This is a test for colour blindness or to use a better but less common term, colour vision deficiency. Most so-called “colour blind” individuals are not truly colour blind but instead have abnormal colour vision. They only have problems distinguishing certain colours and shades of the same colour. They do not see only in black and white. True inability to distinguish any colours is actually rare.
Interpreting the results
If you are unable to see the number 15 and 29 respectively, you suffer from faulty colour vision. There is no cause for concern if you are already a known sufferer from defective colour vision from previous testing. There is no cure for hereditary colour blindness. However, if you previously had normal colour vision but now have faulty colour vision, you should see your eye doctor for an eye examination.
Understanding More About Colour Blindness
It is estimated that eight percent of males and fewer than 1 percent (about 1 in 200) of females are colour deficient. Most people suffering from colour blindness are born with the condition. They inherit the condition from their parents as an ‘X-linked trait’. This means that the gene causing the condition is located on the X sex chromosome. Males have an X and a Y sex chromosome, while females have a pair of X sex chromosomes.
Genetically, this means:
- males are predominantly affected.
- females are not predominantly affected but are carriers of the defective genes. Carriers carry the gene and can pass it on to half their sons. Half their daughters can be carriers. Carriers themselves are not affected by the defect.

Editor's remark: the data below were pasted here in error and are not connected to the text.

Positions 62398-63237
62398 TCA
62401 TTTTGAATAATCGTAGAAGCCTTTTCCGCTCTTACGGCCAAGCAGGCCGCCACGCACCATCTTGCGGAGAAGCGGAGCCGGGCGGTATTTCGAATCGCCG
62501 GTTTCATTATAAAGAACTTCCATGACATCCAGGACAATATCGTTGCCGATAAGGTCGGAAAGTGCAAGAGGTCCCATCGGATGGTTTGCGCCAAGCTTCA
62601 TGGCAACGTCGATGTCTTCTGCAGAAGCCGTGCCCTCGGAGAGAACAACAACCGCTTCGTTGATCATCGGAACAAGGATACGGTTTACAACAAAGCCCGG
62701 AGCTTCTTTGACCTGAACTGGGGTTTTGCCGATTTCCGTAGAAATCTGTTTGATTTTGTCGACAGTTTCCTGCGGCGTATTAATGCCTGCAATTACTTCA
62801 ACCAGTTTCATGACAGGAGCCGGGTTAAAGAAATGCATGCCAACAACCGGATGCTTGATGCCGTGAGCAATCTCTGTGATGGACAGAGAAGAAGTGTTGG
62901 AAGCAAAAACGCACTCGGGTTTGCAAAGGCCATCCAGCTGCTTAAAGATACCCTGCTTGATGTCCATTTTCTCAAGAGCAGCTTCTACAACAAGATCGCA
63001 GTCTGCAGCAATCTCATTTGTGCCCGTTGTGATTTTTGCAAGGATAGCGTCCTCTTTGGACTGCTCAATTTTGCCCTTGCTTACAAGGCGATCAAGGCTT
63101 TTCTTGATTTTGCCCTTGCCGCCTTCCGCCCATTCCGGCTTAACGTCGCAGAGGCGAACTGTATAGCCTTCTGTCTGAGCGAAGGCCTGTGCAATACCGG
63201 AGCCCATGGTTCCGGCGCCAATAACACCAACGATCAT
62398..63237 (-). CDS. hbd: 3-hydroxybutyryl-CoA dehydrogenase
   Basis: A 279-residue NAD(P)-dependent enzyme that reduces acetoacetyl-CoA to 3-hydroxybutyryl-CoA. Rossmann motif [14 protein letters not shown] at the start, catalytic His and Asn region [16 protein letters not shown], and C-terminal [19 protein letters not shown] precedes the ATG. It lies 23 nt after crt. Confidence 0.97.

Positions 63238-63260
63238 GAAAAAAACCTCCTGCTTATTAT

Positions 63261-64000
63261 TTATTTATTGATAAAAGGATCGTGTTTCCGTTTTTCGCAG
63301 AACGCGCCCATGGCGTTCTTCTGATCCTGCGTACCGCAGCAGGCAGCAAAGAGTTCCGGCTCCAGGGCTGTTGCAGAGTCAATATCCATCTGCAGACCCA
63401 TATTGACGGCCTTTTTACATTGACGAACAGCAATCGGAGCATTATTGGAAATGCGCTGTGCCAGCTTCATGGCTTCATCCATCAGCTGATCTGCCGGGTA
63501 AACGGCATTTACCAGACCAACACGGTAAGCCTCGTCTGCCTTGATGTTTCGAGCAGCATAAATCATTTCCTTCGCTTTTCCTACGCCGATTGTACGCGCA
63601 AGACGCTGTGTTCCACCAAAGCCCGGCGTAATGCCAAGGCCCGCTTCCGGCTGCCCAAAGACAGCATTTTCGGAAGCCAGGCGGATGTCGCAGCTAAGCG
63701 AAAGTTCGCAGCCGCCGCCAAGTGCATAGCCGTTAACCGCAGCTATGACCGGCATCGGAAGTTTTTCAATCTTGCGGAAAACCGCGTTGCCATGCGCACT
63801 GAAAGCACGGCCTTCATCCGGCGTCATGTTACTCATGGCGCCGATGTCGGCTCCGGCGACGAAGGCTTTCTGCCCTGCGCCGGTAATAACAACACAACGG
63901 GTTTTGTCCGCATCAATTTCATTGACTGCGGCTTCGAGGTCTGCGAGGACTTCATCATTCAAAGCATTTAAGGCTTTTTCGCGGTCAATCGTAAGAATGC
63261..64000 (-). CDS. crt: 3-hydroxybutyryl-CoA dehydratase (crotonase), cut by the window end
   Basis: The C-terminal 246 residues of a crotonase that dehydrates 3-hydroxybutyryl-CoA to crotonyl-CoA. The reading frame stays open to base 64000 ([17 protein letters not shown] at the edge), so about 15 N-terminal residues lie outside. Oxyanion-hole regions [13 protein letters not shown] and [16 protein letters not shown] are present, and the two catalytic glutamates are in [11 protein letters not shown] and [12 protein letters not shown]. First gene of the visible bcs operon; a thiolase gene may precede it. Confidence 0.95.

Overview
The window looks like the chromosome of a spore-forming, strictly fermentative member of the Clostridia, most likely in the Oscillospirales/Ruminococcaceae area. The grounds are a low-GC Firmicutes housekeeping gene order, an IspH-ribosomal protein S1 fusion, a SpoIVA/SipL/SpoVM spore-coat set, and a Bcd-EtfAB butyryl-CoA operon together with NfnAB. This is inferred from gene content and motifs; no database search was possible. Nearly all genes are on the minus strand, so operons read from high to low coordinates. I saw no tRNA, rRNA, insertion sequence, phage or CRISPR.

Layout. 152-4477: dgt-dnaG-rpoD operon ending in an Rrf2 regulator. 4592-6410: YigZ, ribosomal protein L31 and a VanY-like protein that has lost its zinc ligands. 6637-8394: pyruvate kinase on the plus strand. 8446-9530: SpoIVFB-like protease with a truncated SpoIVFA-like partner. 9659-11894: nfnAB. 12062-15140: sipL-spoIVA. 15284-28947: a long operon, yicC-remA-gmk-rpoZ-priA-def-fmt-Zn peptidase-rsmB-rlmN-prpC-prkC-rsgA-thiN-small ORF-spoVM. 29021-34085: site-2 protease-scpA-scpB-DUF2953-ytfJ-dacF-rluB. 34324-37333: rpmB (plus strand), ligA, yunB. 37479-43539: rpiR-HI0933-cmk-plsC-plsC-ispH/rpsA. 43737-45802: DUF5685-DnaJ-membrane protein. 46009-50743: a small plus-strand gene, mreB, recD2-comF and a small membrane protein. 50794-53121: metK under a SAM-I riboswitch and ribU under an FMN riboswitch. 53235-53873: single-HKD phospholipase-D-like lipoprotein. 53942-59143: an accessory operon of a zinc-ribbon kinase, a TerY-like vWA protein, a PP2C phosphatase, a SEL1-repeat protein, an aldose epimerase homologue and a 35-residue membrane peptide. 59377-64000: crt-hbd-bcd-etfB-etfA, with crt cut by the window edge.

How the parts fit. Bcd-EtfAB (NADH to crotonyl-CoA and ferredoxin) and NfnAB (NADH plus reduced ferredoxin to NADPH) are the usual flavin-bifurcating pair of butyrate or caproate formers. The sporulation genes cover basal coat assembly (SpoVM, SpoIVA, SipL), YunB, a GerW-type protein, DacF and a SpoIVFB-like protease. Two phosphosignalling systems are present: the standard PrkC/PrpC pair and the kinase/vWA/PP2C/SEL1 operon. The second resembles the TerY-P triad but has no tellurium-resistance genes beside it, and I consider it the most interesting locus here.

- if the father is colour blind, all his daughters will be female carriers of the defective genes. All his sons will be spared.
- if the mother is colour blind, all her sons will be affected and all her daughters will be female carriers.
Green colour weakness or blindness is most common, followed by red colour weakness or blindness. It is important to remember that not all cases of colour blindness are congenital as there are some diseases acquired later in life, like diabetic eye disease, glaucoma, retinal or optic nerve disease which may disrupt colour vision.
The Importance Of Colour Vision Testing
It is important to know if you are colour blind. Colour is often used as an aid to teaching in pre-primary and primary schools. Children who have difficulty distinguishing between colours may be misdiagnosed as having learning difficulties unless it is known beforehand that they have a colour vision defect. Knowing the existence of a colour vision defect early can thus help prevent communication problems in school and in later adult life.
Schoolchildren with colour vision defect should think over carefully before choosing study subjects where colour discrimination is important. Art and chemistry are two examples of such subjects.
Consider colour deficiencies when making career decision. This is because many occupations demand good colour discrimination. Defective colour vision is a handicap in some pharmacy and chemistry jobs. Colour is often used to convey important information such as in traffic and navigational lights and colour coding of electrical wires.
How We See Colour
Our eyes are capable of differentiating an infinite array of colours. Yet, would you believe that all our colour sensations are actually derived from varying stimulation of only three types of colour receptors, namely red, green and blue?
These receptors, called cones, are found solely in the centre part of the retina in an area called the macula. The retina is the nerve layer lining the back of the eye, much like the film in a camera.
The colours red, green and blue are also known as the primary colours. A suitable mixture of these three colours can produce any colour including white!